It is no secret that expert reports have become a staple in modern litigation cases. With that in mind, the legislator, during the last major reform, started promoting and often mandating the use of a common expert in order to supposedly decrease costs and help the court take more efficient and enlightened decisions.
While the concept of a single (and common) expert can sometimes be quite helpful, many attorneys, including the undersigned, believe that it can also often create more problems than it solves. Furthermore, single experts do not always decrease costs. In fact, they will often create a significant financial burden on each party as cases with highly technical aspects will often force parties to hire their own expert to comment and explain the common expert’s findings and opinions.
In light of the above, attorneys can petition the court to allow multiple experts. To that end, a kind of understanding had been reached wherein if an expert had already started or completed his report, the court would allow the filing of multiple reports in order to avoid that said party would pay for a second expert.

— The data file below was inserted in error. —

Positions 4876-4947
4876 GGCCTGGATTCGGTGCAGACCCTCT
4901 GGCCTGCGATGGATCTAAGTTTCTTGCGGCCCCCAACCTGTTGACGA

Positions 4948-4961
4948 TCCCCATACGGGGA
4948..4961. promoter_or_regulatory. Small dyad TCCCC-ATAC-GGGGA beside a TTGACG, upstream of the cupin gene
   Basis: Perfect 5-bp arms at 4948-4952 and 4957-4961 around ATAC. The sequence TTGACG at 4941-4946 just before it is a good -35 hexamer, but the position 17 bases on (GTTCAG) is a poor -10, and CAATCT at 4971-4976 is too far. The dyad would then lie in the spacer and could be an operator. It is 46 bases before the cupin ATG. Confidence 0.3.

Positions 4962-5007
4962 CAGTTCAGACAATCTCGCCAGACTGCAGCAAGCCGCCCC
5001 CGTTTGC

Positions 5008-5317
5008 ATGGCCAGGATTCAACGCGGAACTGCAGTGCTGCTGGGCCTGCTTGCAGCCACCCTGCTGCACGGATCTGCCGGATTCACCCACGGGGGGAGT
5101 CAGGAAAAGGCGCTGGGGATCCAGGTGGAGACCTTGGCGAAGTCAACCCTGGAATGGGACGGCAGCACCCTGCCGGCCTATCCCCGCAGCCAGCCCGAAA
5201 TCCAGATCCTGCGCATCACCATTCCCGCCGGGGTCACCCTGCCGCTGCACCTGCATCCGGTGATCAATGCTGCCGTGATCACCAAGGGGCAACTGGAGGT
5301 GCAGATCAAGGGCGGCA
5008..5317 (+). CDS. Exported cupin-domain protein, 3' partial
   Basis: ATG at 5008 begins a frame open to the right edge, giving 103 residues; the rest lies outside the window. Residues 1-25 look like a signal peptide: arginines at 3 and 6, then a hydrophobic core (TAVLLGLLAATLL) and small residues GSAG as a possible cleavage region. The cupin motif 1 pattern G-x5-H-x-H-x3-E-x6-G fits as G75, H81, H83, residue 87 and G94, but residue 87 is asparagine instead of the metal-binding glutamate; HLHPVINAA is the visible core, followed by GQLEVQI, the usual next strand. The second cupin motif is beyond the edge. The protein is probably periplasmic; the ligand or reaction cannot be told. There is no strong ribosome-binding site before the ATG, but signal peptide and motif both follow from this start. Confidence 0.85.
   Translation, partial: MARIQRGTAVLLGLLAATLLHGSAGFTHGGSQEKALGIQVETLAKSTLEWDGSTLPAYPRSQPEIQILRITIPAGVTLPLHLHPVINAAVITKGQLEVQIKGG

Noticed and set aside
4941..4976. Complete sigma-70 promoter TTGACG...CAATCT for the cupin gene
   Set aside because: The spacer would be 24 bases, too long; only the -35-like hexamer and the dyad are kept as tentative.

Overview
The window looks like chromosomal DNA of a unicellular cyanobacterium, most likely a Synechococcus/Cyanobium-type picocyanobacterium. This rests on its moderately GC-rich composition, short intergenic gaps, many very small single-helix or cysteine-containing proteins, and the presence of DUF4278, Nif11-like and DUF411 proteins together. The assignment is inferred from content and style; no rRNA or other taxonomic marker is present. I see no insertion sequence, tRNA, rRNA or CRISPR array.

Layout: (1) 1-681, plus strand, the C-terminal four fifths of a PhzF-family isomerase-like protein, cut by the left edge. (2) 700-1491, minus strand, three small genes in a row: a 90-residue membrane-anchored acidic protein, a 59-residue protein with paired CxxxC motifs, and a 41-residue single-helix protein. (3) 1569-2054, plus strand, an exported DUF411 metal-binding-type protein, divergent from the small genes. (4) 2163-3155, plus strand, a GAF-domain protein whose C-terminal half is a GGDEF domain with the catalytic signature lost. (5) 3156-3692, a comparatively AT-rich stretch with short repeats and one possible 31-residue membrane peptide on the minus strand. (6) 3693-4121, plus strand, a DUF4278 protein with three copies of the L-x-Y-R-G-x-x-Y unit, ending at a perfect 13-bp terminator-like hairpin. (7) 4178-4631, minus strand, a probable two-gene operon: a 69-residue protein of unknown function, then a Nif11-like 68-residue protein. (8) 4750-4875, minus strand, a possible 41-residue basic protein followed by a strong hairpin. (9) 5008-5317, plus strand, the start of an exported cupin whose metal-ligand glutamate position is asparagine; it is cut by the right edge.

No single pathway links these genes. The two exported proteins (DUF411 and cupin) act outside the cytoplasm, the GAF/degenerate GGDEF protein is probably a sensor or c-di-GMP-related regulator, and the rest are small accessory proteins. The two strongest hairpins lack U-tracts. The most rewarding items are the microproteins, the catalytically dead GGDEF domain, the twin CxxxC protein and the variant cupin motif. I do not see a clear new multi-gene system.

However, in a recent case where the court was petitioned to allow for multiple expert reports, the judge confirmed that the fact that one or both parties have already mandated an expert is not a reason to grant the motion.
Since it is very important, for the parties as well as the court, to have the best understanding possible of the facts at hand, and since the facts of every case are usually unique, it is very important to consult your legal advisor in order to better protect your rights and recourses for any dispute requiring an expert.
Harry Karavitis, Attorney-at-Law.
Alepin Gauthier Avocats Inc.